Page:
NOTE: You will need to build the Docker image and push it to your Kubernetes image repository. Remember that the supplied Dockerfile is just an example and you will have to modify it for your needs. You might need to update the image name in the kafka-connect.yaml file.

  1. Update the namespace in kafka-connect.yaml
  2. kubectl -n <namespace> apply -f kafka-connect.yaml
  3. curl <serviceIP>:<servicePort>/connector-plugins to see whether the MQ source connector is available to use

Deploying to OpenShift using Strimzi

This repository includes a Kubernetes yaml file called strimzi.kafkaconnector.yaml for use with the Strimzi operator. Strimzi provides a simplified way of running the Kafka Connect distributed worker, by defining either a KafkaConnect resource or a KafkaConnectS2I resource.

The KafkaConnectS2I resource provides a nice way to have OpenShift do all the work of building the Docker images for you. This works particularly nicely combined with the KafkaConnector resource that represents an individual connector.

The following instructions assume you are running on OpenShift and have Strimzi 0.16 or later installed.

Start a Kafka Connect cluster using KafkaConnectS2I

  1. Create a file called kafka-connect-s2i.yaml containing the definition of a KafkaConnectS2I resource. You can use the examples in the Strimzi project to get started.
  2. Configure it with the information it needs to connect to your Kafka cluster. You must include the annotation "true" to configure it to use KafkaConnector resources so you can avoid needing to call the Kafka Connect REST API directly.
  3. oc apply -f kafka-connect-s2i.yaml to create the cluster, which usually takes several minutes.

Add the MQ source connector to the cluster

  1. mvn clean package to build the connector JAR.
  2. mkdir my-plugins
  3. cp target/kafka-connect-mq-source-*-jar-with-dependencies.jar my-plugins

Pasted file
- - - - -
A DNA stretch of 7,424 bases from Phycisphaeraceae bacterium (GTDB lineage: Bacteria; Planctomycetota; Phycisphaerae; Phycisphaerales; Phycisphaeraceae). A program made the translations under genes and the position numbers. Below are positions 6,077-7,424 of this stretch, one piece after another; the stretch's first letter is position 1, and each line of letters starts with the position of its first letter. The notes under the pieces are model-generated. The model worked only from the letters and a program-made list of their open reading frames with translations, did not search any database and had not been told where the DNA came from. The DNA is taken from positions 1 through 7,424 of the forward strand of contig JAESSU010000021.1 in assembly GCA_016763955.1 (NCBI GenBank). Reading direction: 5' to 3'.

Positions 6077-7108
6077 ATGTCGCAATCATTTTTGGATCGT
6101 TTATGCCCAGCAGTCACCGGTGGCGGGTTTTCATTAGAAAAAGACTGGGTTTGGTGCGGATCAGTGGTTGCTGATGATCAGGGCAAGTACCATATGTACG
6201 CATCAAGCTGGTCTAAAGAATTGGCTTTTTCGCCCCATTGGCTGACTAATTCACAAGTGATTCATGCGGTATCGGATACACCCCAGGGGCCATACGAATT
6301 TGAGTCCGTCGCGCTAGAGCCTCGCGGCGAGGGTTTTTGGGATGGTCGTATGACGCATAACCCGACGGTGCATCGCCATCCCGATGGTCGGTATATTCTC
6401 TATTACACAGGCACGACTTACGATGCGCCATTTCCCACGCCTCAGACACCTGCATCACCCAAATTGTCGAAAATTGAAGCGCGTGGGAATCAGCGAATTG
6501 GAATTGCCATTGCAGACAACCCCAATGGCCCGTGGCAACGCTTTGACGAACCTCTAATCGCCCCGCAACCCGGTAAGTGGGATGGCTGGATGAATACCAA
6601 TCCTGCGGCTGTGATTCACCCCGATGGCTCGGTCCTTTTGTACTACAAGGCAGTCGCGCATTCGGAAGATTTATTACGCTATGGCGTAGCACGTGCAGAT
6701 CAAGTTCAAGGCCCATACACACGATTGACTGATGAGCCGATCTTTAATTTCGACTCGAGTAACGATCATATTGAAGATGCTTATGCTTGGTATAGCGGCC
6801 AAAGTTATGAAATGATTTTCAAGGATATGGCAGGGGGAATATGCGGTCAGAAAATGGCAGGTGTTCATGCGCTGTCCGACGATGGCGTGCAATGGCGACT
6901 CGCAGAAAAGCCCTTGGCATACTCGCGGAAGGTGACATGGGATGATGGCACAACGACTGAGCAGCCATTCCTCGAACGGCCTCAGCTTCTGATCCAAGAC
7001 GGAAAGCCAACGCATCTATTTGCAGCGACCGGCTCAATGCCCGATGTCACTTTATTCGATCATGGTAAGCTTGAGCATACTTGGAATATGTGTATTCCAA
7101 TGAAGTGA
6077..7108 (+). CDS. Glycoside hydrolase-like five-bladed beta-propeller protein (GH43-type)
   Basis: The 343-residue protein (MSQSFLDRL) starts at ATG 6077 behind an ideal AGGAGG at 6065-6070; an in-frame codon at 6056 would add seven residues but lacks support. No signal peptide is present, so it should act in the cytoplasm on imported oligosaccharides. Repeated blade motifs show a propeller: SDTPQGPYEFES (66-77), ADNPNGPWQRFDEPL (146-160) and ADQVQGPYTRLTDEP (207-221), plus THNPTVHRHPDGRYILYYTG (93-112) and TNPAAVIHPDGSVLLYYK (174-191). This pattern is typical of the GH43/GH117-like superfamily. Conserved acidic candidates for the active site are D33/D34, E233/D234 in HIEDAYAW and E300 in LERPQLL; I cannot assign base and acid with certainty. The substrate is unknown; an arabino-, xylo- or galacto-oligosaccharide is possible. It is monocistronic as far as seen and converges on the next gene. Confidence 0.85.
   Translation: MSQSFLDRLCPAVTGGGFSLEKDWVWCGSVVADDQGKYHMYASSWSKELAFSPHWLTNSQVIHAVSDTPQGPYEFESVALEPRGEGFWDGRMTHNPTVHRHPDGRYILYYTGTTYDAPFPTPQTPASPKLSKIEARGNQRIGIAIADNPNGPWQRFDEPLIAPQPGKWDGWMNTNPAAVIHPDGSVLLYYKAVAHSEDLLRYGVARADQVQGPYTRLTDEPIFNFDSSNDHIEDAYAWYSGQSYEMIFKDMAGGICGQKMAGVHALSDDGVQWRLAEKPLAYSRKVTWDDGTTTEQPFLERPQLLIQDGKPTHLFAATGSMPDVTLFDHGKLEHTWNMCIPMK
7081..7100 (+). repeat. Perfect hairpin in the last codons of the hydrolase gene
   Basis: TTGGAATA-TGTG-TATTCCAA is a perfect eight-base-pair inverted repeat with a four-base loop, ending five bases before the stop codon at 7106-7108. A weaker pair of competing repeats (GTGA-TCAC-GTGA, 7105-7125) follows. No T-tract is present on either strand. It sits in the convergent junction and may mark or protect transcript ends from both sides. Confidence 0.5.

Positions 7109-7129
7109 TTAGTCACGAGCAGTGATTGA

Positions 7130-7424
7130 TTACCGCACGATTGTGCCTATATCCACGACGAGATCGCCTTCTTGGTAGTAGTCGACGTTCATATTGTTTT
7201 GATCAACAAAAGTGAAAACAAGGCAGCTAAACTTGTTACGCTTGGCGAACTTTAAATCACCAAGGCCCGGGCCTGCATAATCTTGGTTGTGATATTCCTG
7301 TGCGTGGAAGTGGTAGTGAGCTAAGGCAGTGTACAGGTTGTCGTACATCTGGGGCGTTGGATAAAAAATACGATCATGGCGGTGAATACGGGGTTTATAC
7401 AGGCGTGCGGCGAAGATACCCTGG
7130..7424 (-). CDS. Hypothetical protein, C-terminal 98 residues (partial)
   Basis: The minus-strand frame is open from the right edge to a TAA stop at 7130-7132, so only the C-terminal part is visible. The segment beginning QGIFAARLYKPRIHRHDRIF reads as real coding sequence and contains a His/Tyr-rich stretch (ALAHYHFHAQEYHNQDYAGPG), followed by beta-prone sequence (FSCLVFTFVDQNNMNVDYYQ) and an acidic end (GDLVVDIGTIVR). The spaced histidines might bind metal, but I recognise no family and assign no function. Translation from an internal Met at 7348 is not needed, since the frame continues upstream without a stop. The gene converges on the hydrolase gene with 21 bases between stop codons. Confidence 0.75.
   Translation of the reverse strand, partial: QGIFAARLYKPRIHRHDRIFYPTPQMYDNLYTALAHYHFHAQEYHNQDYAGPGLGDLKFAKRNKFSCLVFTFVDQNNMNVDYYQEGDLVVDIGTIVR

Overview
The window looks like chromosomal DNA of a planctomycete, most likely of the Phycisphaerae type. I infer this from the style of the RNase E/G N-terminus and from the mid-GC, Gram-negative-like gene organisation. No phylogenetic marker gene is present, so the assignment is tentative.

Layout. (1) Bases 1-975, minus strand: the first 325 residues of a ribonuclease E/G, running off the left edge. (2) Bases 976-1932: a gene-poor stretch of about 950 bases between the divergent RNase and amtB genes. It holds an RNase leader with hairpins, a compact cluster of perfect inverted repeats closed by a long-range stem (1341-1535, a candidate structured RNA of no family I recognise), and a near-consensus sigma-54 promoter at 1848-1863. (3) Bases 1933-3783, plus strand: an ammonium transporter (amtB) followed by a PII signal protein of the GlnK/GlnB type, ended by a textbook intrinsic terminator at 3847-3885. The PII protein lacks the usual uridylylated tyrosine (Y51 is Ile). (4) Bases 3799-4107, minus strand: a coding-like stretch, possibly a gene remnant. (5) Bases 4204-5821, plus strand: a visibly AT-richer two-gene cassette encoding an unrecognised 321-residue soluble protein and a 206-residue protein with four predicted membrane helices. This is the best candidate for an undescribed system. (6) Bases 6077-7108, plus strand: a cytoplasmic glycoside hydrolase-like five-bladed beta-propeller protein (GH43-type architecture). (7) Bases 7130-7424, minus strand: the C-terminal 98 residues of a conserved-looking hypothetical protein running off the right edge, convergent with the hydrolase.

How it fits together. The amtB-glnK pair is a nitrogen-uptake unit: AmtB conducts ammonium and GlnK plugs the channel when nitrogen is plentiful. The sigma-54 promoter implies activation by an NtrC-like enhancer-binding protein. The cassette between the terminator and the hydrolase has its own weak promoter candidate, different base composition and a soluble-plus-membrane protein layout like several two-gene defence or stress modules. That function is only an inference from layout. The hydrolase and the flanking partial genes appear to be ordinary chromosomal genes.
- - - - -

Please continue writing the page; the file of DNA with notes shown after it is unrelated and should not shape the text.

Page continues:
4. oc start-build <kafkaconnectClusterName>-connect --from-dir ./my-plugins to add the MQ source connector to the Kafka Connect distributed worker cluster. Wait for the build to complete, which usually takes a few minutes.
  5. oc describe kafkaconnects2i <kafkaConnectClusterName> to check that the MQ source connector is in the list of available connector plugins.

Start an instance of the MQ source connector using KafkaConnector

  1. cp deploy/strimzi.kafkaconnector.yaml kafkaconnector.yaml
  2. Update the kafkaconnector.yaml file to replace all of the values in <>, adding any additional configuration properties.
  3. oc apply -f kafkaconnector.yaml to start the connector.
  4. oc get kafkaconnector to list the connectors. You can use oc describe to get more details on the connector, such as its status.

Data formats

Kafka Connect is very flexible but it's important to understand the way that it processes messages to end up with a reliable system. When the connector encounters a message that it cannot process, it stops rather than throwing the message away. Therefore, you need to make sure that the configuration you use can handle the messages the connector will process.

This is rather complicated and it's likely that a future update of the connector will simplify matters.

Each message in Kafka Connect is associated with a representation of the message format known as a schema. Each Kafka message actually has two parts, key and value, and each part has its own schema. The MQ source connector does not currently make much use of message keys, but some of the configuration options use the word Value because they refer to the Kafka message value.

When the MQ source connector reads a message from MQ, it chooses a schema to represent the message format and creates an internal object called a record containing the message value. This conversion is performed using a record builder. Each record is then processed using a converter which creates the message that's published on a Kafka topic.

There are two record builders supplied with the connector, although you can write your own. The basic rule is that if you just want the message to be passed along to Kafka unchanged, the default record builder is probably the best choice. If the incoming data is in JSON format and you want to use a schema based on its structure, use the JSON record builder.

There are three converters built into Apache Kafka. You need to make sure that the incoming message format, the setting of the mq.message.body.jms configuration, the record builder and converter are all compatible. By default, everything is just treated as bytes but if you want the connector to understand the message format and apply more sophisticated processing such as single-message transforms, you'll need a more complex configuration. The following table shows the basic options that work.